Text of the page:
ValueSpeak - A Weekly Column by Joseph Walker


It was a balmy summer evening about 12 years ago, and my wife, Anita, and I were downtown with our two youngest children, Elizabeth and Jon.  We'd had a pleasant time visiting with old friends, and were chatting and playing as we walked a block-and-a-half along a busy thoroughfare to where the family van was parked.

As we approached a busy intersection, the light turned green and we hurried to get across.  We were all holding hands -- four abreast -- as we jogged across the crosswalk.  About halfway across, then-7-year-old Jonathan half-laughed, half-cried, "My pants are falling down!"

There were several factors contributing to Jon's problem.  First, he was wearing brand new school pants, and every parent knows that you never buy a first-grader clothes that fit exactly.  You always give them room to grow, which is why Jon's new pants were hanging pretty loose.  Second, I was holding his left hand as we hustled across the street, leaving him with only his right hand to hold on to his pants as they started to slide down – and since Jon is left-handed, at that point in his life he was not especially good at doing things with his right hand.

And third – and I'm not sure how to say this delicately – Jon had no . . . you know . . . bum.  I mean, of course he had one.  But he's always been kind of a tall, gangly guy, and there has never been a lot of meat on his bones.  Especially not . . . you know . . . back there.  Certainly not enough to hold his pants up.  Hence, slippage.

All of which could have been overcome with a tightly cinched belt.  But even though Jon had a belt on, it was fastened so loosely that . . . well, I don't think it was fastened at all, come to think of it.  It was just sort of looped through the belt loops and tucked in his pants.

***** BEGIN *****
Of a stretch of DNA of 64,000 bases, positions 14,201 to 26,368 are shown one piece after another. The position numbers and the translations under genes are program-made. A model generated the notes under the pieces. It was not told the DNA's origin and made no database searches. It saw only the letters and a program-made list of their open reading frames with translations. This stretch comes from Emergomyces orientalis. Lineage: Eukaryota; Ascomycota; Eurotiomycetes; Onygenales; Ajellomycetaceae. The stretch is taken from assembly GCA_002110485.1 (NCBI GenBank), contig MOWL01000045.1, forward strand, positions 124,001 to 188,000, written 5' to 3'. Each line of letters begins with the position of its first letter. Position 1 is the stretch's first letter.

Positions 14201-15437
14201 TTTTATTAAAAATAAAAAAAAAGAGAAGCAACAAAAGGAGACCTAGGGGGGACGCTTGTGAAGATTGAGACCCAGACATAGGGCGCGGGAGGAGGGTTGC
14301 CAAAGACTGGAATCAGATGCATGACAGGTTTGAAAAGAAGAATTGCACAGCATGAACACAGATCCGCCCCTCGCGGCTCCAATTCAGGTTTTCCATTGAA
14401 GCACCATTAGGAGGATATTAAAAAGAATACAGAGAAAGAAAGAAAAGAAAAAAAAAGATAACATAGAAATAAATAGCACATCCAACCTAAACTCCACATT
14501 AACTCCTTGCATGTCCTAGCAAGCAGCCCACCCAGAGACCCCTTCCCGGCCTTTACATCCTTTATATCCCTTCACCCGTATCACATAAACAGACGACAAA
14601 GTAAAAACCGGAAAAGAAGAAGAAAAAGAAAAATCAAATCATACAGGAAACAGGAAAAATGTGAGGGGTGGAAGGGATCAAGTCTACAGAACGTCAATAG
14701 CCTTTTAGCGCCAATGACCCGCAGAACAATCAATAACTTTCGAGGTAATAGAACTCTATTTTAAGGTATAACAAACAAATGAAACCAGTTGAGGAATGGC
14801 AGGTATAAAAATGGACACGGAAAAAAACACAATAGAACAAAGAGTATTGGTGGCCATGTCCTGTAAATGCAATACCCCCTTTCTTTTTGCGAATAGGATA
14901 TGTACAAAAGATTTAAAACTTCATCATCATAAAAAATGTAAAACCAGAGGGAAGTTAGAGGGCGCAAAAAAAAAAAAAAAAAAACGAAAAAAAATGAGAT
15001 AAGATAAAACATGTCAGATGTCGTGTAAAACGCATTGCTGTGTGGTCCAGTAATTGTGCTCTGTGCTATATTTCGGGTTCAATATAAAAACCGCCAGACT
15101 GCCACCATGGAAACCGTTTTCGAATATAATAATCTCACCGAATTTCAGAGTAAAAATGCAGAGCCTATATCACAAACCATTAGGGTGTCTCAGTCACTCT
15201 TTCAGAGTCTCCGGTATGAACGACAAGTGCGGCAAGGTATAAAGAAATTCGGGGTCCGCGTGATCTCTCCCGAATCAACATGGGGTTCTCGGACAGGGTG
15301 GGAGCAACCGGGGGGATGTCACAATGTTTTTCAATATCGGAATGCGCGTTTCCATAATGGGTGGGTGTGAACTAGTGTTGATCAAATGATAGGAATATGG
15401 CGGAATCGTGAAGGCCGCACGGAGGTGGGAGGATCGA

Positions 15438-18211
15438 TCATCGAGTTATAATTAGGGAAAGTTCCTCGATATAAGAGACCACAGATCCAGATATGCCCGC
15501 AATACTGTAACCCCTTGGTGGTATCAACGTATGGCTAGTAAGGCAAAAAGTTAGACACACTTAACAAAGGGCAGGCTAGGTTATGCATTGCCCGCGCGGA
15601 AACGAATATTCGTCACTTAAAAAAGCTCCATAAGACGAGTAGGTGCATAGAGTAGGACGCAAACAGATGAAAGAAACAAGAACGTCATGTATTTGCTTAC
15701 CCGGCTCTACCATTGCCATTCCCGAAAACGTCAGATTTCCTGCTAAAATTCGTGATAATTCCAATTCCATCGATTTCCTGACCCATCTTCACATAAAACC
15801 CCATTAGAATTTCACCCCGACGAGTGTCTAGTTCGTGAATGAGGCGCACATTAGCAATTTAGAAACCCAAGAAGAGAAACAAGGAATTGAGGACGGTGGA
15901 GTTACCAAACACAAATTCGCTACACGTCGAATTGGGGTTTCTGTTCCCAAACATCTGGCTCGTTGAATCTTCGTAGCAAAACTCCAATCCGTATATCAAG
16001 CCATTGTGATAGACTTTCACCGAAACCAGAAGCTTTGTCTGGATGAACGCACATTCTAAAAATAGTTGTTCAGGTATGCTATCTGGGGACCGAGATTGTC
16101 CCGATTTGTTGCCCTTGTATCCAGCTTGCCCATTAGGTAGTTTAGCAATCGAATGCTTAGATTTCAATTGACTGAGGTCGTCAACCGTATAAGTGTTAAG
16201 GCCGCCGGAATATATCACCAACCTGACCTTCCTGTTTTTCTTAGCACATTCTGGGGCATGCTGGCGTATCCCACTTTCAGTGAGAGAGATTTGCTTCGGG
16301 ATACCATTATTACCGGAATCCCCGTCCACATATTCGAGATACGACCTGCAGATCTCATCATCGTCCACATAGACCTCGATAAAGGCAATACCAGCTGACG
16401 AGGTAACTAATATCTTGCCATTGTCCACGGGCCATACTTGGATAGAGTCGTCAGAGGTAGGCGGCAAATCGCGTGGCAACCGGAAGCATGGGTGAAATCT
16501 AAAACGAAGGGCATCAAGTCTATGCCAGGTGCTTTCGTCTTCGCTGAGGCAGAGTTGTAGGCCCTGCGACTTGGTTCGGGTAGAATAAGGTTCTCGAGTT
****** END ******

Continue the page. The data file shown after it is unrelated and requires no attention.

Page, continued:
Which were now nearly down to his knees.

Thankfully, 7-year-olds are inclined to view events such as losing one's pants in public as humorous, and we were all laughing by the time we got to the other side of the street and got Jon's underwear back under.  When I asked him what happened, he said, "My pants are too loose!"

"That's why you have a belt," I said.

"But you were holding my hand so I couldn't hold my pants up," he said.

"But that wouldn't have mattered if your belt was on tight."

"But I don't have a bum!" he said.

"But you don't need a bum if you're wearing your belt tight enough."

"But I don't like it when my belt is tight," he said.  "It feels like I can't move."

"Well, `not moving' is sort of the point of wearing a belt," I said.  "Especially for your pants."

We're all kind of funny that way, aren't we?  We focus on Things We Don't Have That We Just Know Would Make Our Lives So Much Better If We Only Had Them – you know, things like wealth, fame and movie star looks – when we're not taking full advantage of what we already have.  And then we find ourselves halfway across the street with our pants around our knees looking for excuses, while the belt that could have prevented the problem just sort of hangs there, unused.

The fact of the matter is, we'll probably never be rich enough, or smart enough, or attractive enough, or popular enough – at least, there will always be someone richer, smarter, more attractive or more popular.  And that's OK, because no matter who we are and no matter what we do, we have strengths, talents and abilities that make us unique.  Interesting.  Worthwhile.  That's what we need to stress in our lives, without stressing out over whatever it is we don't have.

So life doesn't catch us . . . you know . . . with our pants down.

— © Joseph Walker

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“Look What Love Has Done:  Five-Minute Messages to Lift Your Spirit.” 

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